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Nicole Miller Expands Social Media Presence

She has signed up to be the first fashion designer on VYou, a video-based question-and-answer site with a roster of high-profile users.

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Nicole Miller VYou

NEW YORK — Nicole Miller’s social media efforts are multifaceted. Throughout her company, she is known to personally respond to Facebook, tweet away, and she regularly posts photos on Instagram (shoes being her latest favorite).

Miller will add another dimension when she becomes the first fashion designer on VYou, a question-and-answer site that allows personalities to record video responses to posed questions using their mobile phones or Web cams.

“It puts you in touch with the consumer more directly,” Miller said. “I am always answering questions on Facebook and this way, people will feel that they can really connect with you. They really feel they get the personal attention.”

That is VYou’s goal. Officially launched in January by founder and chief executive officer Steve Spurgat, the site already has a high-profile roster of users, including Oprah Winfrey, Deepak Chopra, Bob Vila, Sen. Chuck Grassley from Iowa, Liam Neeson and Ralph Fiennes. Companies like VH1, The New York Times and Entertainment Weekly are also using the site.

While most social media platforms can’t guarantee the personalities themselves are behind tweets or posts — many have writers to do it for them — VYou’s video nature eliminates the uncertainty.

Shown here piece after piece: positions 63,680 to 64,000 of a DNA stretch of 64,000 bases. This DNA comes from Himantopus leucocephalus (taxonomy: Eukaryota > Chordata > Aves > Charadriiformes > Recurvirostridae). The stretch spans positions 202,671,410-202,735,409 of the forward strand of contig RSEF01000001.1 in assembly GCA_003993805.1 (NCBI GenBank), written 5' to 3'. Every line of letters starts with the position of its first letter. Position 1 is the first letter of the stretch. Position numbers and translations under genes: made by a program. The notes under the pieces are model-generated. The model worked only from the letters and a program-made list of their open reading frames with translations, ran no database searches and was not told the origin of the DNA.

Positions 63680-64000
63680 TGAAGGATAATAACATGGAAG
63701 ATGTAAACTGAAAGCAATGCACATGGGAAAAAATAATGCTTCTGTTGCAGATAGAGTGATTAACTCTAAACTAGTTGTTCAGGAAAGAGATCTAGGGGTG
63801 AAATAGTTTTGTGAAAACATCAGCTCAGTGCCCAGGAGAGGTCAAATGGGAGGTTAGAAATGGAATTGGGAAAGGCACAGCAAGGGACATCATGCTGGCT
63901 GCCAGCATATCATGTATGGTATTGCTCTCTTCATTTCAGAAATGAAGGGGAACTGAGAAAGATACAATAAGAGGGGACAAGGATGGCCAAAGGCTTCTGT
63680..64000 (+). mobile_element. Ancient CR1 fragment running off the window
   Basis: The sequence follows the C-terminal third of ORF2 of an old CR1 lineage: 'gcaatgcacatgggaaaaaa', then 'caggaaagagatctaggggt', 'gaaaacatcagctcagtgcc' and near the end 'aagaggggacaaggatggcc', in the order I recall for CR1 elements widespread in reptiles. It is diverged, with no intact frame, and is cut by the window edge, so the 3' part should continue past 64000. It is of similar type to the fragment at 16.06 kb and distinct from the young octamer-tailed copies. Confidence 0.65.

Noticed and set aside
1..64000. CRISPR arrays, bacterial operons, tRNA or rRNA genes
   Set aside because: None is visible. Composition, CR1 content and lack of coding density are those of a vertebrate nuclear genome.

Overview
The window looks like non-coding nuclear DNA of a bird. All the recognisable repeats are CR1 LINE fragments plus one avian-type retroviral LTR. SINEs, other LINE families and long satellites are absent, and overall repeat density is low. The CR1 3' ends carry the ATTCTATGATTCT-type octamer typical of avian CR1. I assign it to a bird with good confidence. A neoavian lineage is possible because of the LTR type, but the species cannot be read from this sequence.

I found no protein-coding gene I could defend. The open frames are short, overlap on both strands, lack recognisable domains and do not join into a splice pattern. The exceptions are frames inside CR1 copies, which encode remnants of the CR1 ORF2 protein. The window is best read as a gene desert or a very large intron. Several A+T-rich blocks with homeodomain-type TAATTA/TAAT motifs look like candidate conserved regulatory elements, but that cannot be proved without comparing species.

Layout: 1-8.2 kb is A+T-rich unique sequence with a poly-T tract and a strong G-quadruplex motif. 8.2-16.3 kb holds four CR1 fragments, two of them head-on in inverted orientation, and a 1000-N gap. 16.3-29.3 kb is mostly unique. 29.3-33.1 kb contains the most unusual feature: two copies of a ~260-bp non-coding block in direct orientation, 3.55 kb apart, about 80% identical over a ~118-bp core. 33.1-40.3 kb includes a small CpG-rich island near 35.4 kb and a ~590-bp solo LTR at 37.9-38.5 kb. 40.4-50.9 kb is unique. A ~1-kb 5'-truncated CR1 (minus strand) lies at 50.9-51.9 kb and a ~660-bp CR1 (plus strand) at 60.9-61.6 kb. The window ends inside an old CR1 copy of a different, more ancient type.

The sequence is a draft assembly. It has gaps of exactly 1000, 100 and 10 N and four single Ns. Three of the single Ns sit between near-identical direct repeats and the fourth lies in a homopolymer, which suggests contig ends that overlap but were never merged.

“For someone like Oprah, it’s a way to have a more direct conversation with her audience,” Spurgat explained. “People know she is sitting there and talking to them.”

It could prove particularly relevant for fashion designers, “because people in fashion are so highly revered, as they should be, but that makes them feel less approachable,” Spurgat noted. “Someone like Nicole Miller is getting a certain accessibility to her audience that didn’t exist before.”

Miller plans to answer a hand-picked selection of questions on an ongoing, weekly basis. The designer hopes she will learn as much in the process as those posing the questions. It reminds her of how she once donated a showroom luncheon for charity — first fretting the prospect of lunching with a group of strangers, but in hindsight, gaining many insights from the experience. “This will be a similar kind of thing, only no food,” she said, adding with a chuckle, “Maybe we’ll send some take-out to their address.”

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